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Iran's only known cheetah cubs still thriving

08/04/2013 15:31:28

The cubs were caught by camera trap in 2012

Three cubs will leave their mother soon
April 2013. The only confirmed Asiatic cheetah cubs in Iran in 2012 are still alive and are apparently thriving in Minadasht, north-eastern Iran. In early April 2013, an exceptionally large group of six cheetahs was seen and filmed by local people in the area. The group consisted of a mother with three adolescents and two other adults.

The quality of the film does not allow precise identification by spot comparison, however, the family is likely the same group caught by photo-trap in summer 2012. In early winter 2012-2013, they were watched by the game wardens from a distance for half an hour.

The cheetahs face various challenges during their first year of life, decreasing their chance of survival. Intensive studies in Africa have revealed high juvenile mortality among the cheetahs, even up-to 95% before reaching independence from mother (ca. 17 months) in eastern Africa. However, Asiatic cheetahs are extremely difficult to study which has made a proper investigation on their reproductive ecology in Iran impossible to conduct so far.

Every year, around 30 herds of livestock legally graze Miandasht's rangelands during winter. We have evidence of this female for the two previous winters in the area and it is likely that she spent the entire winter there, remaining un-detected amongst the livestock. No report of cheetah sightings were reported in these two years during their winter presence in Maindasht.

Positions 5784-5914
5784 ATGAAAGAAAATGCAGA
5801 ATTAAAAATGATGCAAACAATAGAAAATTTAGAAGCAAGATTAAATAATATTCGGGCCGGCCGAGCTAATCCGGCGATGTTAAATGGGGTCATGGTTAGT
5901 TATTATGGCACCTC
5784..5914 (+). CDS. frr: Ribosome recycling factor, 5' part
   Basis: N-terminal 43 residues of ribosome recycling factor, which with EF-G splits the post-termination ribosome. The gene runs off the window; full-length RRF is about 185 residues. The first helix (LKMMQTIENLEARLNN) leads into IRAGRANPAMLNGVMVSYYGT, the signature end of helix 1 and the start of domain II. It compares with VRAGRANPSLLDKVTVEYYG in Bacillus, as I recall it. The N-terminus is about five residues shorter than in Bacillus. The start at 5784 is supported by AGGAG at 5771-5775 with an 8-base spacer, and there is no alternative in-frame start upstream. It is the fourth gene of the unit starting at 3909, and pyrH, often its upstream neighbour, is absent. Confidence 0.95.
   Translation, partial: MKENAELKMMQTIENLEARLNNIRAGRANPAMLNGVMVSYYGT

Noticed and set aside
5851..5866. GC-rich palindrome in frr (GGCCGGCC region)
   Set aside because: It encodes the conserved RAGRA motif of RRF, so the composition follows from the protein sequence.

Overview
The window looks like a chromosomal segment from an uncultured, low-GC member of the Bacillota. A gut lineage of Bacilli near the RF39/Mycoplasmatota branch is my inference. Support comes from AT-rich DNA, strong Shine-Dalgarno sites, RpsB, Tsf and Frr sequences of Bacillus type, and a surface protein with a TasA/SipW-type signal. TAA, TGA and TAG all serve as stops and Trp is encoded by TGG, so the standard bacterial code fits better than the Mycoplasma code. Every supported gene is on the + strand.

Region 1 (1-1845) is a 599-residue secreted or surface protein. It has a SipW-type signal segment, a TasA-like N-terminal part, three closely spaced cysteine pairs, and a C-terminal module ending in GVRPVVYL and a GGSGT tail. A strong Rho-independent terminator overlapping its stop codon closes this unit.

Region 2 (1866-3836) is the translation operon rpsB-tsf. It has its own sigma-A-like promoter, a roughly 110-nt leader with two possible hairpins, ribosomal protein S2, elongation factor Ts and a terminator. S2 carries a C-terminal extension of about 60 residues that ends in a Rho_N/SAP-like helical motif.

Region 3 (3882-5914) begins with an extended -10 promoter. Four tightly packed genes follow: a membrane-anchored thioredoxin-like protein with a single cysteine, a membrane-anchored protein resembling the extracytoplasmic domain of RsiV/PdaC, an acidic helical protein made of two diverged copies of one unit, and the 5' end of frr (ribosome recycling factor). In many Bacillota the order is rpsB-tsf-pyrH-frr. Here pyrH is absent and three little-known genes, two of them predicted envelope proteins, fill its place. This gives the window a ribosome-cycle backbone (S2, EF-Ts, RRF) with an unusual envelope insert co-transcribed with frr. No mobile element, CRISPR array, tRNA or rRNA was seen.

Enhanced protection & gazelle population
However, successful rising of three juveniles to their second year has been possible due to recent enhanced protection measures put in place by the Norkh Khorasan Department of Environment. Presently, gazelle population has reached to more than 600, twice population size of early 2000s. In the meantime, neighbouring reserves around Miandasht now should expect to see the juvenile cheetahs soon, as they leave their mother in summer/autumn of 2013 and disperse to new ranges. As the area is close to the border with Turkmenistan border, even trans-boundary dispersal is plausible.

Camera traps
After ceasing camera trapping during winter 2012-2013 due to presence of livestock, the Iranian Cheetah Society (ICS) and DoE are re-establishing the monitoring program by means of equipping all the areas water sources with digital camera trap to catch proper shots of the young cheetahs in order to develop a national photo ID for each individual. These IDs would help scientists to understand if they would be photographed in the same or other areas.


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